The Cat at the Wall

The Cat at the Wall

Written by: Ellis, Deborah
ages 9 to 12 / grades 4 to 7

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A remarkable and thought-provoking new novel set on Israel’s West Bank, by the author of The Breadwinner.

On Israel’s West Bank, a cat sneaks into a small Palestinian house that has just been commandeered by two Israeli soldiers. The house seems empty, until the cat realizes that a little boy is hiding beneath the floorboards.

Should she help him?

After all, she’s just a cat.

Or is she?

It turns out that this particular cat is not used to thinking about anyone but herself. She was once a regular North American girl who only had to deal with normal middle-school problems — staying under the teachers’ radar, bullying her sister and the uncool kids at school, outsmarting her clueless parents.

But that was before she died and came back to life as a cat, in a place with a whole different set of rules for survival.

When the little boy is discovered, the soldiers don’t know what to do with him. Where are the child’s parents? Why has he been left alone in the house? It is not long before his teacher and classmates come looking for him, and the house is suddenly surrounded by Palestinian villagers throwing rocks, and the sound of Israeli tanks approaching.

Not my business, thinks the cat. And then she sees a photograph, and suddenly she understands what happened to the boy’s parents, and why they have not returned. And as the soldiers begin to panic, and disaster seems certain, she knows that it is up to her to diffuse the situation.

But what can a cat do? What can any one creature do?

Correlates to the Common Core State Standards in English Language Arts:

CCSS.ELA-LITERACY.RL.5.3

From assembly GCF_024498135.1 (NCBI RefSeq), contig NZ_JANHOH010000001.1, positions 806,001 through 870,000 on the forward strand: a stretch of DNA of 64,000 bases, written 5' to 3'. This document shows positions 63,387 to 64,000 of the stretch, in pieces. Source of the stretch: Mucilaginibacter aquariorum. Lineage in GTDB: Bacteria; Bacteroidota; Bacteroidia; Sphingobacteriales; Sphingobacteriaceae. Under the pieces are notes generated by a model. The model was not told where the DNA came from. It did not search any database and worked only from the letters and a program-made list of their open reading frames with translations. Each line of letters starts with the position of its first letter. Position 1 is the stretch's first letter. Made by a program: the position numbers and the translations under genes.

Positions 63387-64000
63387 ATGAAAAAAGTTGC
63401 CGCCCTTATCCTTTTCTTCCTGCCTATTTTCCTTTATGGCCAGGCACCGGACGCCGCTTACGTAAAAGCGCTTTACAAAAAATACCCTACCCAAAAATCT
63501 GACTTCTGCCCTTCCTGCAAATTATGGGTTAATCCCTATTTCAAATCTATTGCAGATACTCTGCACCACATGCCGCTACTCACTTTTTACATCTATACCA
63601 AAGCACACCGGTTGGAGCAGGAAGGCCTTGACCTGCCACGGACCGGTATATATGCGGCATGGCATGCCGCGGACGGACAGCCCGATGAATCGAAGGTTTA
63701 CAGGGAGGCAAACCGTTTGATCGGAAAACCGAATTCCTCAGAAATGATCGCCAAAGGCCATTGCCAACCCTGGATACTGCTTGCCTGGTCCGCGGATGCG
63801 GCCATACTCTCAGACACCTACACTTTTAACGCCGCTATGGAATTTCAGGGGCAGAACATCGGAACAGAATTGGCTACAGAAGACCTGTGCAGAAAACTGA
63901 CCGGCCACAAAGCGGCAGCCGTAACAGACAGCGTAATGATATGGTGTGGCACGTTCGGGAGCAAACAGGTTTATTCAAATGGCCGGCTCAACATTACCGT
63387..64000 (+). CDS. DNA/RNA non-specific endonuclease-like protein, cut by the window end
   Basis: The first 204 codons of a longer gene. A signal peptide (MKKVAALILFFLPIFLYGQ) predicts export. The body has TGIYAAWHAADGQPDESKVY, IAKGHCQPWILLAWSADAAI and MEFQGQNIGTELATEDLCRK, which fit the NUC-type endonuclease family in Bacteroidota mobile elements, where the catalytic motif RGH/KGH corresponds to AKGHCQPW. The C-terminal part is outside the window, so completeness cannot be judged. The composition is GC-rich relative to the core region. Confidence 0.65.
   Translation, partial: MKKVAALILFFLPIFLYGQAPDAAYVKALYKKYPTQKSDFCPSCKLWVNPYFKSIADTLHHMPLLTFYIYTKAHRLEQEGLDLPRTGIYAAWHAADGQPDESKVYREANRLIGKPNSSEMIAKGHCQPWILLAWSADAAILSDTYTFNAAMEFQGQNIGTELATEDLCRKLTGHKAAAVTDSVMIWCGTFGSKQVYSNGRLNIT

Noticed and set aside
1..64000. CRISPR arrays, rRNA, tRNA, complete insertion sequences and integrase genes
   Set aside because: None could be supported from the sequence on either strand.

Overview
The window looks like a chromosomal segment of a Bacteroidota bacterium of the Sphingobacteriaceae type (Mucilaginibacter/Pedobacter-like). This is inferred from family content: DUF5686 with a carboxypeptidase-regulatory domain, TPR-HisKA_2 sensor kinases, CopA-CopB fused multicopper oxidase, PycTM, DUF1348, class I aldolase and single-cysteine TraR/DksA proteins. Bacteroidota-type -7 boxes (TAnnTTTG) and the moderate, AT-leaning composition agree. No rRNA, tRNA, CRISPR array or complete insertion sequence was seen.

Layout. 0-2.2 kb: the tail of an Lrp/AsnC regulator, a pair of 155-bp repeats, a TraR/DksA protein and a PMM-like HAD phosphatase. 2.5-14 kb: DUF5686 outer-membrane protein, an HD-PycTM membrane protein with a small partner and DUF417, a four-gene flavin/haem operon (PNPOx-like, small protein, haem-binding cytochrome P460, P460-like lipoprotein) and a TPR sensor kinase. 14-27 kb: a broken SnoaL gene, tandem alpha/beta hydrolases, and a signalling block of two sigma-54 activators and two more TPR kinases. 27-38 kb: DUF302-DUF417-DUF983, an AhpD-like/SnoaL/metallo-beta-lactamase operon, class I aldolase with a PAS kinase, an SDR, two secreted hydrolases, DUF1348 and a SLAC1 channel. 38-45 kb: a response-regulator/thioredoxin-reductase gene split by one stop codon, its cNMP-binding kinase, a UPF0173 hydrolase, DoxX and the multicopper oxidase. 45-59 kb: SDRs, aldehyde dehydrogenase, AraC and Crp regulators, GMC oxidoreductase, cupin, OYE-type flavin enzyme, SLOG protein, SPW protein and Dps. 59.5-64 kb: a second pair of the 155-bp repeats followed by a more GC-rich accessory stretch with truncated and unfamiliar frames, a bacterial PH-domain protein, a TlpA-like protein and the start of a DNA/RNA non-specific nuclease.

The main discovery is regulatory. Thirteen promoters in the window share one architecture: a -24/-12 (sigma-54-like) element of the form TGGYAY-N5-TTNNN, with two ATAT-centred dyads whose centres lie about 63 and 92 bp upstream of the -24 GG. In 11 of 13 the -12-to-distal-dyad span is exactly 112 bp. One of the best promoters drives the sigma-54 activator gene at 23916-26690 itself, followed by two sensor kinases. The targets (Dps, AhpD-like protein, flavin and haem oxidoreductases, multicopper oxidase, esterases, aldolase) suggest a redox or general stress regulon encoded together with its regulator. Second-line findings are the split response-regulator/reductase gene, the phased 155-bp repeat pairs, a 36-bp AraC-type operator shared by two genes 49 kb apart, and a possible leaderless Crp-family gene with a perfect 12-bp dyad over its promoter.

Compare and contrast two or more characters, settings, or events in a story or drama, drawing on specific details in the text (e.g., how characters interact).

A remarkable and thought-provoking new novel set on Israel’s West Bank, by the author of The Breadwinner.

On Israel’s West Bank, a cat sneaks into a small Palestinian house that has just been commandeered by two Israeli soldiers. The house seems empty, until the cat realizes that a little boy is hiding beneath the floorboards.

Should she help him?

After all, she’s just a cat.

Or is she?

It turns out that this particular cat is not used to thinking about anyone but herself. She was once a regular North American girl who only had to deal with normal middle-school problems — staying under the teachers’ radar, bullying her sister and the uncool kids at school, outsmarting her clueless parents.

But that was before she died and came back to life as a cat, in a place with a whole different set of rules for survival.

When the little boy is discovered, the soldiers don’t know what to do with him. Where are the child’s parents? Why has he been left alone in the house? It is not long before his teacher and classmates come looking for him, and the house is suddenly surrounded by Palestinian villagers throwing rocks, and the sound of Israeli tanks approaching.

Not my business, thinks the cat. And then she sees a photograph, and suddenly she understands what happened to the boy’s parents, and why they have not returned. And as the soldiers begin to panic, and disaster seems certain, she knows that it is up to her to diffuse the situation.